Kamla Bhasin (24 April 1946 – 25 September 2021) was an Indian developmental feminist activist, poet, author and social scientist. Bhasin's work, that began in 1970, focused on gender education, human development and the media.[2][3] She lived in New Delhi, India.[4] She was best known for her work with Sangat - A Feminist Network and for her poem Kyunki main ladki hoon, mujhe padhna hai.[5] In 1995, she recited a refurbished, feminist version of the popular poem Azadi (Freedom) in a conference. She was also the South Asia coordinator of One Billion Rising.

Kamla Bhasin
Bhasin in Dhaka Lit Fest 2017
Bhasin in Dhaka Lit Fest 2017
Born(1946-04-24)24 April 1946
Shaheedanwali, Mandi Bahauddin, Punjab, British India
(now in Punjab, Pakistan)[1]
Died25 September 2021(2021-09-25) (aged 75)
Delhi, India
Occupationfeminist activist, poet, author
LanguageHindi, English
EducationMaster's in Arts
Alma materRajasthan University, University of Münster
Notable worksBorders & Boundaries: Women in India's Partition (book)

She resigned from her job at the U.N. in 2002, to work with Sangat, of which she was a founder member and adviser.[6] She believed in a form of advocacy that combines feminist theory and community action. She worked with underprivileged women from tribal and working communities, often using posters, plays and other non literary methods to get through to communities with low literacy rates. She had always maintained that in order to usher effective change, sloganeering must be accompanied by community mobilization.[6][7]

Early and personal life edit

Kamla Bhasin called herself 'The Midnight Generation', a reference to the generation of Indians born around the time of independence, 'at the stroke of the midnight hour..'.[4] She was the fourth of six siblings. Her father was a doctor in Rajasthan.[4][8] She grew up around villages in India and it helped her form an understanding about women's issues in villages in India. This experience would be instrumental in her life and future career. She went to a government university for her bachelor's and master's. She later said that she found the experience uninspiring and graduated with second division.[6]

Bhasin met her (ex) husband in Rajasthan while working for Seva Mandir. She had later recounted that her husband was an incredibly feminist man and espoused progressive ideas. Her husband suggested that their children take both their surnames and was supportive when Bhasin's 70-year-old mother moved in with them. However, things turned sour after incidents of domestic abuse and infidelity by him.[4][8]

She considered her greatest loss to be the death of her adult daughter who was really important to her. She had a son who became disabled after a vaccine reacted badly.[4]

Education and career edit

Beginning of politicization edit

Bhasin earned a M.A. from Rajasthan University and then went on to study Sociology of Development at University of Münster in West Germany with a fellowship. Afterward, she taught at the Orientation Centre of the German Foundation for Developing Countries in Bad Honnef for around a year.[4][7] She then wanted to return to India, and implement what she learned there. Hence, she started working for Seva Mandir, which works primarily in natural resource sustainability. There she learnt about how caste is endemic in Indian society, and how discrimination manifests itself even in governance. That was manifest in the fact that Brahmin's wells would never go dry as they received state funds to drill every year. This was when she realized that caste and feminism were intersectional.[4]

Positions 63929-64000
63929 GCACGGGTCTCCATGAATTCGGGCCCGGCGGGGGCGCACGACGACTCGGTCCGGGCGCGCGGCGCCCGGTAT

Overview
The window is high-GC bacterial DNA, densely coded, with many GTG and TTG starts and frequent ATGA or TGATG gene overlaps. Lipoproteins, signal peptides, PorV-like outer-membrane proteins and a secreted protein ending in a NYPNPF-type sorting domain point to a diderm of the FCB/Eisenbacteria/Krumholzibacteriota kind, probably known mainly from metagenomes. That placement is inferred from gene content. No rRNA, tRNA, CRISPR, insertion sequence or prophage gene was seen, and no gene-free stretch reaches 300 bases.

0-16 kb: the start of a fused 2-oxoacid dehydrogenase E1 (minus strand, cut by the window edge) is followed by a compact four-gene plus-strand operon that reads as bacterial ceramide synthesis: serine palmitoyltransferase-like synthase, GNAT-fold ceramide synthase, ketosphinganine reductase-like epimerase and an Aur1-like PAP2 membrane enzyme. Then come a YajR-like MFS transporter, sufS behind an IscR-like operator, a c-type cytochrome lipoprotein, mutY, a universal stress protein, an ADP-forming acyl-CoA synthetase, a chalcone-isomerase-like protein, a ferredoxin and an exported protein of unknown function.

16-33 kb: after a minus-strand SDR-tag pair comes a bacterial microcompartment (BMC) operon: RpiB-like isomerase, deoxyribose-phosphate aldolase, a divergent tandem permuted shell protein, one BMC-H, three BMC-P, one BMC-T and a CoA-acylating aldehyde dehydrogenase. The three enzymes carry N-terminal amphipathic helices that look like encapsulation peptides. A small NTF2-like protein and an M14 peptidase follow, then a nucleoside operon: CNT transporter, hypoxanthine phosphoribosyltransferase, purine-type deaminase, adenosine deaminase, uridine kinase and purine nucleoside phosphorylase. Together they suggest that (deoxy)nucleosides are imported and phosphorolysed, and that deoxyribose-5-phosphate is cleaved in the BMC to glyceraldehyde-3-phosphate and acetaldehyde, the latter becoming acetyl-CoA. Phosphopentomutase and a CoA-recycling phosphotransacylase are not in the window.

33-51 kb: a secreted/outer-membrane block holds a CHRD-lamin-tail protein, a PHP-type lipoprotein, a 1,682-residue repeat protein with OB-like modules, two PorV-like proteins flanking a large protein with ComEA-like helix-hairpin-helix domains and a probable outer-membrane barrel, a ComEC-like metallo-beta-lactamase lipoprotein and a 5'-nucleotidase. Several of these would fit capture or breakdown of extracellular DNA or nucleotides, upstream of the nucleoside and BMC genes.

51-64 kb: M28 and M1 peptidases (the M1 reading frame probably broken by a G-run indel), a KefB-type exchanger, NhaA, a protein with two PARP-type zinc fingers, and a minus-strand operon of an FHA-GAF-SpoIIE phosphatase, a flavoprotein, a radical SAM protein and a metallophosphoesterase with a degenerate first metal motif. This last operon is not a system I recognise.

Work at UN and subsequent founding of Sangat edit

After that, she started working with the Food and Agriculture Organization, and was assigned to identify innovative development work in Asian countries and create networks between people –across countries.[4][6] She lamented later that at that time, in the 70s when the subcontinent was gripped in mutual animosity and war, it was difficult to create networks and come together as South Asians. She thus, moved to Bangladesh in 1976 and worked with Gonoshasthaya Kendra, a rural public health organization.[9] It was where she met Zafrullah Chowdhury, a Bangladeshi public health worker and activist, who changed her perspective about a lot of things. She later described him as one of the few men who thought 'out of the box' in South Asia.[6]

She quit her job at the UN in 2002, to work full-time on her feminist network, Sangat which she had been working on for a while. She then, in association with Sangat, organized workshops on understanding feminist theory and develop a feminist awakening. The organization has organized the "Sangat Month Long Course" since 1984, helping more than 650 women in South Asia develop a better understanding of gender, poverty, social justice, sustainable development, peace, democracy and human rights.[9] "The method of our capacity building course is multi-dimensional and participatory. For one month, the participants try and understand what patriarchy is." she said.[4]

Writings and other works edit

She wrote books and booklets about understanding patriarchy and gender, that have been translated into near about 30 languages. These are now used by many NGOs to help people understand gender issues. Her book, Laughing Matters, that she co-authored with Bindia Thapar, first published in 2005 was republished in 2013 and now has a Hindi version (Hasna Toh Sangharsho Mein Bhi Zaroori Hai), Feminism & Its Relevance in South Asia. Other important writings by her include: Borders & Boundaries: Women in India's Partition,[10] Understanding Gender,[11] What Is Patriarchy? In her writings and politics, she envisioned a feminist movement that transcends class, borders and other binary social divisions.[6] She was an integral part of the One Billion Rising movement in South Asia. She went to Nepal to flag off the 2017 edition of the movement in Kathmandu, Nepal.[12] At a 2013 One Billion Rising event in New Delhi, she recited her famous Azadi poem to much acclaim and public participation.